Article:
Beatrice's who is living at the Carbone house as an illegal immigrant.
Eddie's reckless path of vengeance leads inexorably to catastrophic violence,
but not before he has committed the cardinal sin against his close-knit
community - informing to the immigration police.
Mr. Brown stages ''A View From the Bridge'' for what it most successfully is:
not a McCarthy-era parable or a universal morality play, but a vivid,
crackling, idiomatic psychosexual horror tale. Though the evening eventually
builds to an operatic crescendo, the director takes the rise slowly,
reinforcing the playwright's gift for realism so that we'll be drawn fully
into the sordid chain of events. Mr. Miller's ear for his characters'
working-class vernacular is extremely well served, the comic rhythms
included. The strategically placed theatrical eruptions come to a boil
suddenly in otherwise small-scale, earthy domestic scenes.
This is a play that, in its own words, offers ''no mystery to unravel,'' but
the air is charged with tension in this production. When Eddie kisses
Rodolpho on the mouth in the desperate attempt to brand him as a homosexual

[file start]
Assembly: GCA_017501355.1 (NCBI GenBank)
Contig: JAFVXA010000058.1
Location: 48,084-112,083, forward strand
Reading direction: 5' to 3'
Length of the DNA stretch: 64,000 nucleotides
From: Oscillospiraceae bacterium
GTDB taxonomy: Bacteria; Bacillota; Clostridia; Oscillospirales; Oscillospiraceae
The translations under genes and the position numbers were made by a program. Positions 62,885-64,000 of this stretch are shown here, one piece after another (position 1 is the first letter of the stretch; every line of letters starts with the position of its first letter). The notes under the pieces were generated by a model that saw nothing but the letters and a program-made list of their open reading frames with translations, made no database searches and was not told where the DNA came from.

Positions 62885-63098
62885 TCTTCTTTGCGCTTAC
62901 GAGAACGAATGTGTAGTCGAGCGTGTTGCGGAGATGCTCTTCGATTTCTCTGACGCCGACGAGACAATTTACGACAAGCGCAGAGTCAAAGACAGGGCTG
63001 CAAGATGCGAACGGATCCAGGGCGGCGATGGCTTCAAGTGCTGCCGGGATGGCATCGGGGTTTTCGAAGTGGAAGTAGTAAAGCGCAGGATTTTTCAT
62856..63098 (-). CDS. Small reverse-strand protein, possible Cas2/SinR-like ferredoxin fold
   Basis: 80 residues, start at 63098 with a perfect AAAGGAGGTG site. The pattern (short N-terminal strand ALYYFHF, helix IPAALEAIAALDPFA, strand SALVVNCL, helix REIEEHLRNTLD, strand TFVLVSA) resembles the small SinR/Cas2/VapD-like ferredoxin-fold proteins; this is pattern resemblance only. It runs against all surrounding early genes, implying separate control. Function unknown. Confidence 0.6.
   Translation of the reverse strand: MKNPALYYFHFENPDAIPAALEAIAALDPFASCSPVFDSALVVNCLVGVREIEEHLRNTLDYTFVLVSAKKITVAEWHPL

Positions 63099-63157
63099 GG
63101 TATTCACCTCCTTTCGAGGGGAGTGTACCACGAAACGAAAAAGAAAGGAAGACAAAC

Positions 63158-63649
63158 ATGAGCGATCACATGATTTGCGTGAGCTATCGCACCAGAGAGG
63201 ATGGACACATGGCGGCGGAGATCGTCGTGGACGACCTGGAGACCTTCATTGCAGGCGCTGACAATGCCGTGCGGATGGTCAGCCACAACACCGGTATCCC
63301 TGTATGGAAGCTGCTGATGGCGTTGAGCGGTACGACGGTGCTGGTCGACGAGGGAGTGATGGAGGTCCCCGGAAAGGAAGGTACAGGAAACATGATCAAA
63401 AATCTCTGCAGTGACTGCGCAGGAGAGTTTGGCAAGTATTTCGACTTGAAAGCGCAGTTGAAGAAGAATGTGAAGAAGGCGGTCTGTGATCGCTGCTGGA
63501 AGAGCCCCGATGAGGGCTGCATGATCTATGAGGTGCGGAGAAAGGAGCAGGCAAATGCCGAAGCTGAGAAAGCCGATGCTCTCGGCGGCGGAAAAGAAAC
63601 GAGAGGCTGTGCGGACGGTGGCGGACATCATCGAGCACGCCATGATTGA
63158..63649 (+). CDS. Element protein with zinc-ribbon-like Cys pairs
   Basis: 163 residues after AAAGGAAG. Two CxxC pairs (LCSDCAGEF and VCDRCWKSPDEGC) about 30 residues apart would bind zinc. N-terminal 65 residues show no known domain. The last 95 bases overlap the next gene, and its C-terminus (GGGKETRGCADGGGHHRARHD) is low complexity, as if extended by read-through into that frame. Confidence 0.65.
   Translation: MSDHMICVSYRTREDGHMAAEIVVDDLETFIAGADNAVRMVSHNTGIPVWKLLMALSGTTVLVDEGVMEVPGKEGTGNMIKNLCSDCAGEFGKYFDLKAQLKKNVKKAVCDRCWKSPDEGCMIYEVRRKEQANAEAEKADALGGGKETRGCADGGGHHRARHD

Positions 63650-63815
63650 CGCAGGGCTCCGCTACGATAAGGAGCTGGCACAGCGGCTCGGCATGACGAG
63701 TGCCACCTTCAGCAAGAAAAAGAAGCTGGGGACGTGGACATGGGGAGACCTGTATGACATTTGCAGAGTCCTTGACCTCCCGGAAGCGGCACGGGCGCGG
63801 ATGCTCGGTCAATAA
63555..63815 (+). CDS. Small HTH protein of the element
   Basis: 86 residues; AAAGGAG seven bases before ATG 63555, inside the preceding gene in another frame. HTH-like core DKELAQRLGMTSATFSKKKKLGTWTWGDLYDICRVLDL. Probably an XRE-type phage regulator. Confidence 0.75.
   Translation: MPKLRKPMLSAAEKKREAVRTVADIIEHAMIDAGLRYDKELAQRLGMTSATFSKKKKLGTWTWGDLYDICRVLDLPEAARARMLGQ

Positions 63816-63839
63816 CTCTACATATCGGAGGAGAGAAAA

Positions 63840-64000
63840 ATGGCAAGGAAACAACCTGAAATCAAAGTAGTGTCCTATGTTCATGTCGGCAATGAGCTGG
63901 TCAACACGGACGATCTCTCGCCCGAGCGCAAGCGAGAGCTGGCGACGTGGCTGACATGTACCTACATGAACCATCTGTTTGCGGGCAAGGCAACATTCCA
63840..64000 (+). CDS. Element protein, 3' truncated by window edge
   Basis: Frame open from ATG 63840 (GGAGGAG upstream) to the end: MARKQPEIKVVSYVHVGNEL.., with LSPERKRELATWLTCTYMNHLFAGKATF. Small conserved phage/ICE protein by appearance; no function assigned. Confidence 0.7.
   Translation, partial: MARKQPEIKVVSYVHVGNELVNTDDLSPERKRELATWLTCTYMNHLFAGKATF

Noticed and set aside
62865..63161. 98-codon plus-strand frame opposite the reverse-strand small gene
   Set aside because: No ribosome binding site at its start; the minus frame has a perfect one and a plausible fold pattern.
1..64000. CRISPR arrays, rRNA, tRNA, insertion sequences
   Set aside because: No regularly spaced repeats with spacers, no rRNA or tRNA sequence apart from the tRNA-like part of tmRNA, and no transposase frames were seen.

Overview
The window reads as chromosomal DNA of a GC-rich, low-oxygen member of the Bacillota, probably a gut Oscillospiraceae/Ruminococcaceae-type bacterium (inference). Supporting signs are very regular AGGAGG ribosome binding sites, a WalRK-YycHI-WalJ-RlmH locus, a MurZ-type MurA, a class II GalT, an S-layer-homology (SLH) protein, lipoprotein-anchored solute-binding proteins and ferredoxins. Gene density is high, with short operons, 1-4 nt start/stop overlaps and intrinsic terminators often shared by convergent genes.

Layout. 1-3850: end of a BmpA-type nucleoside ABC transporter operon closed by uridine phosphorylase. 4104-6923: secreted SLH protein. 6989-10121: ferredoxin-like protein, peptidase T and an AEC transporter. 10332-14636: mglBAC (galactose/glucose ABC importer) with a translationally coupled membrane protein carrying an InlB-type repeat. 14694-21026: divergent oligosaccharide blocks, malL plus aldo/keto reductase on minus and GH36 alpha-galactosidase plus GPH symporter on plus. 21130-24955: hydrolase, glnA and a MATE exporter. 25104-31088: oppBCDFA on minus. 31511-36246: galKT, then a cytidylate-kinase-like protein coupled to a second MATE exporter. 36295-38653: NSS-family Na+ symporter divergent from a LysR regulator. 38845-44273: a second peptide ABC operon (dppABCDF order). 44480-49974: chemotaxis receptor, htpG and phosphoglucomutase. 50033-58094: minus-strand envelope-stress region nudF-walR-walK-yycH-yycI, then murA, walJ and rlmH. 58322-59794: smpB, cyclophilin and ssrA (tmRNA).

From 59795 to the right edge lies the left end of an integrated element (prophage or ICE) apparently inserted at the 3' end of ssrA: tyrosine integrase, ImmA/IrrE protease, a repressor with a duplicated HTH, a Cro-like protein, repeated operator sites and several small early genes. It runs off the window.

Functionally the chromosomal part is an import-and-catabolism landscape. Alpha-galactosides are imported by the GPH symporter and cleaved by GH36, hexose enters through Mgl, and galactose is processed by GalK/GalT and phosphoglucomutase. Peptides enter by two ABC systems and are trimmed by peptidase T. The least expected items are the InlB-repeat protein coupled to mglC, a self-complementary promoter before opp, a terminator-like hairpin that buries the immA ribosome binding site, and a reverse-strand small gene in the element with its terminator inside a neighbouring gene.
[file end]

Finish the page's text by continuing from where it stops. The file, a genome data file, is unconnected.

before his niece, the moment still catches us unawares and shocks. The
spellbinding mood is enhanced by the designers, who give the waterfront a
foreboding, film noir aura. Hugh Landwehr frames the shabby Red Hook living
room and the street outside against the intimidating span of a bridge and a
long dark staircase that surely must lead to doom. Ronald Wallace's lighting
suggests that every playing area, even the corner phone booth from which
Eddie makes a fateful call, is illuminated by a single hanging lightbulb.
Mr. Brown's staging is also to be applauded for what it deemphasizes in the
text. Along with the contrived plot setups, notably a sudden bail
negotiation in Act II, the trickiest aspect of this play is Alfieri, the
lawyer who serves as a Greek-chorus narrator. Alfieri speaks in the rhetoric